Regardless of your weight, having good dietary habits is important for all women – especially during pregnancy. Diet improvements should begin before you fall pregnant and continue throughout your pregnancy. You should consume nutritious foods that are low fat and rich in folic acid, calcium and fibre.It is a good idea to take prenatal vitamins before you conceive. These contain folic acid which reduces the chance of neural tube defects in your baby. It is important to start these before you fall pregnant, as if you start them once you know you are pregnant these may have already developed. You should start at least 1 month before conception and continue taking them for the first three months of your pregnancy. We also advise that you reduce excessive caffeine intake (coffee, soft drink, chocolate).
You should be able to continue to exercise during your pregnancy, but you should inform us of the type of exercise that you do (or if you don’t exercise). We will be able to advise you of whether it is safe to continue to do this level or if modifications are needed. Non-contact exercise should be fine, if you avoid getting overheated, however you may need to substitute contact sports for the duration of your pregnancy.
If you are over 35 it may be more difficult for you to conceive (infertility). Age also increases the risk of pregnancy complications including miscarriage and labour problems and abnormalities in the baby including chromosonal defects. We will discuss these risks and how to best manage them.
There are lifestyle factors that impact falling pregnant and having a healthy pregnancy. You should not smoke or consume alcohol and illicit drugs during pregnancy. These can have serious consequences for the developing baby such as birth defects, preterm birth, low birth-weight, and placental issues that impact both you and the baby. You should stop smoking, drinking and doing drugs before conception. Health professionals can help you quit these.
There are other potential hazards to conception and pregnancy that may be present in your home and work environments. We recommend you to avoid lead and toxic solvent exposure, radiation exposure and cat faeces.
It’s important to stay healthy while you are trying to conceive and during pregnancy. Infections can present risks to a fetus.
- Have the Rubella (German measles) vaccination or a booster if your immunity is low (determined by a blood test). You should not conceive within 28 days of the vaccination.
- Have the Varicella (chicken pox) vaccination. You should not conceive within 28 days of the vaccination.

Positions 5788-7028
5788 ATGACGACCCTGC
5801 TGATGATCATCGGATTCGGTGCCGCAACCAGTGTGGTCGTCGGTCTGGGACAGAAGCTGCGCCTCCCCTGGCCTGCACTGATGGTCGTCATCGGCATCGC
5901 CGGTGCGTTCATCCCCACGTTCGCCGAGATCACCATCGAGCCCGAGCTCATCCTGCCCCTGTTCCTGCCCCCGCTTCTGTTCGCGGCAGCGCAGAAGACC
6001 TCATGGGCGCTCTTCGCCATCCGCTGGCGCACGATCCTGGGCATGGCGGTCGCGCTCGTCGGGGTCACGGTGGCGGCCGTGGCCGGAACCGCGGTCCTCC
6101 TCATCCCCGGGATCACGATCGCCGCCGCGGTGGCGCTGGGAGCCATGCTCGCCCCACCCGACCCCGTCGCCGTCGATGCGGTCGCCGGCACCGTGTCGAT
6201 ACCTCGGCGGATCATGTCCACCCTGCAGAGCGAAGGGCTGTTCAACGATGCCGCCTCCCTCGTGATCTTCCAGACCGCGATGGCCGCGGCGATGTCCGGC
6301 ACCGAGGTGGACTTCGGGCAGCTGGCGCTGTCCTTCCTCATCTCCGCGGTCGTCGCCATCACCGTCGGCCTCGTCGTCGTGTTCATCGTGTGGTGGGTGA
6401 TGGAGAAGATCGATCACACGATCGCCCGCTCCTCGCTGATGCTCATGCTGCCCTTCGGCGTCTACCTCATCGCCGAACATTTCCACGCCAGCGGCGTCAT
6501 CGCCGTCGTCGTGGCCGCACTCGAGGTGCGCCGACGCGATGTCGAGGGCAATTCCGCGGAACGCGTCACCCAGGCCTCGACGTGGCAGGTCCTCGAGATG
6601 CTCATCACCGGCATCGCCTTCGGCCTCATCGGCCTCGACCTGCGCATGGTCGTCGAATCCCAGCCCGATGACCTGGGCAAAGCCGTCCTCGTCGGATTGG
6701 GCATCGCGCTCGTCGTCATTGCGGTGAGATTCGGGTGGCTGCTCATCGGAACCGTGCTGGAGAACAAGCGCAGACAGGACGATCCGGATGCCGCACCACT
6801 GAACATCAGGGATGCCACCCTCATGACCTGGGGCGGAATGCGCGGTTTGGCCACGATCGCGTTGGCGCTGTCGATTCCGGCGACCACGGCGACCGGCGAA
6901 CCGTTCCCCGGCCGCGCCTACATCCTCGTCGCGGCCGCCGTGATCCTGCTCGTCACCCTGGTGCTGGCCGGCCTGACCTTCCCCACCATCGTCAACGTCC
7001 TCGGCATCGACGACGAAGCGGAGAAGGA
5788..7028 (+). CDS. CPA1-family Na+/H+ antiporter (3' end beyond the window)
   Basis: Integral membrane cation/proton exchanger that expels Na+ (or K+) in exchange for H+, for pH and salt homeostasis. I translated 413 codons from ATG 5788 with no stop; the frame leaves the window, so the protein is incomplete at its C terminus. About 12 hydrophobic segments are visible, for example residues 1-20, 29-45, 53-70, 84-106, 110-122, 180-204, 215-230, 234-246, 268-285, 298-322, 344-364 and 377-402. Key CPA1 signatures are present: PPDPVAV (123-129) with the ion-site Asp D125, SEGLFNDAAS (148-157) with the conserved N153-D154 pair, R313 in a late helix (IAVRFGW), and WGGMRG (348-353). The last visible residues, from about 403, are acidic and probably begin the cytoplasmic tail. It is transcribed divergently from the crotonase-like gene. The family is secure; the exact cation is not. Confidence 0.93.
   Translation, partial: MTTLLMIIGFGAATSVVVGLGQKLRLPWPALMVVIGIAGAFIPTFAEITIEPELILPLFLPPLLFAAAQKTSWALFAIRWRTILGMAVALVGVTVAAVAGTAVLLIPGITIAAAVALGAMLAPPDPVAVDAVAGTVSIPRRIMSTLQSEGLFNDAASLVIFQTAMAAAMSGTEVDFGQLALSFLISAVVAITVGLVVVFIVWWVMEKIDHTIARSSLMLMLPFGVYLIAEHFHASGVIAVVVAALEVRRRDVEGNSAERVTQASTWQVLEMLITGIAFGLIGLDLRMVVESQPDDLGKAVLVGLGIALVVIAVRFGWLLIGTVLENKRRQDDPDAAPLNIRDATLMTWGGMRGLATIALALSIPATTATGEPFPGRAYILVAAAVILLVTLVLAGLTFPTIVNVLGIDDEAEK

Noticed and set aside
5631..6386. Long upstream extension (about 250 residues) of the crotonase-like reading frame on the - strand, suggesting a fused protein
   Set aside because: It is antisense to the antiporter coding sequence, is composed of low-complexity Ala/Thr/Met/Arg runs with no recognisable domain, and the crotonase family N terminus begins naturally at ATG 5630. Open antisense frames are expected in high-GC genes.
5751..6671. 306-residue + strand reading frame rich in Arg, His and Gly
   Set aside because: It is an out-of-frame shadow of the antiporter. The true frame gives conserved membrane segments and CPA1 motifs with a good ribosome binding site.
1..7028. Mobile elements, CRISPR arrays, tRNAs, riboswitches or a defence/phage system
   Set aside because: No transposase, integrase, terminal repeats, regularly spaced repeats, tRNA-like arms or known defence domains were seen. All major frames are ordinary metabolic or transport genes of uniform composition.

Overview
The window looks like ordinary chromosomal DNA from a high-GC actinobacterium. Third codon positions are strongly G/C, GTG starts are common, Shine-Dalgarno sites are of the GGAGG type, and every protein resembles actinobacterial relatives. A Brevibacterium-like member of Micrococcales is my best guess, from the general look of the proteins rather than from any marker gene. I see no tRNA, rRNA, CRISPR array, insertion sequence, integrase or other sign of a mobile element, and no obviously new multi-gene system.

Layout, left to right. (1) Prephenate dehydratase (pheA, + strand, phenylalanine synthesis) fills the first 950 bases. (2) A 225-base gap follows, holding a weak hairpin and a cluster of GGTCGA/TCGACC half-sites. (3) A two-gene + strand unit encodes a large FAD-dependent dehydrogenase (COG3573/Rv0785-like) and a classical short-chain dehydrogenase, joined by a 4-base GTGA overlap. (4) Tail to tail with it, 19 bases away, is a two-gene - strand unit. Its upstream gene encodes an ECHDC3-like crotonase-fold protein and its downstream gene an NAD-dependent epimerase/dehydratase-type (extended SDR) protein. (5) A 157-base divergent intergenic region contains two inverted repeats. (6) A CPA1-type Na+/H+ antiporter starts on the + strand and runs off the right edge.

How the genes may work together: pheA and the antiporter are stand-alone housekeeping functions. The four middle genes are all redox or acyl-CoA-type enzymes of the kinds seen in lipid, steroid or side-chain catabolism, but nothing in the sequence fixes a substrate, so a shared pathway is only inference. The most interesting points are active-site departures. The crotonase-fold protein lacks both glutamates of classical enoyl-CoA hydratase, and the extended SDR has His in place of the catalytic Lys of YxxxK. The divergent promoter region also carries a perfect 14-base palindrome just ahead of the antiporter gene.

Infections during pregnancy can have serious impacts on you and your babies health. Your vaccination status should be assessed – your vaccination history and immunity status. You should have vaccines for measles, mumps, Rubella, Varicella Zoster, Diphtheria, Tetanus and Pertussis .You should also have an influenza vaccine early in your third trimester. Your doctor will advise you of the vaccination schedule you should follow.
Pre-pregnancy health check
Before falling pregnant you may be sent for several different tests. What you are sent for will depend on the outcome of your pre-pregnancy counselling session. This could include:
- A physical exam of your abdomen, breasts, heart, thyroid and lungs
- A pelvic examination and CST
- Blood tests to screen for rubella (or rubella immunity), hepatitis, HIV, syphilis
- Genetic counselling
Before conceiving your GP will perform a blood test to check your Rhesus factor. If you are R- and your partner or sperm donor are R+ you will need medical attention. If you do not, your immune system will produce antibodies to fight the fetus’ blood. You will need an injection to stop these antibodies from forming.
Who should have genetic counselling?
If you have a family history of genetic disorders, a previous child with a genetic disorder or are over 35 genetic counselling will help you understand the chance of having a child with these birth defects or intellectual disabilities.
Can I still get pregnant if we have a history of genetic disorders?
Depending on the particular inherited disorders that are in your family history, preimplantation genetic testing (PGT) may be needed. Your egg and partners (or donor’s) sperm will be combined in a laboratory. The embryos are tested for genetic and chromosomal variations. Only unaffected embryos will be selected to be used in artificial insemination or IVF. This increases the chances of a successful, full-term, pregnancy and a healthy baby.
What is genetic counselling?
Genetic counselling involves tests you can have once you are pregnant to detect whether or not there are any abnormalities. These genetic disorders include:
- Down’s syndrome
- Cystic fibrosis
- Tay-Sachs disease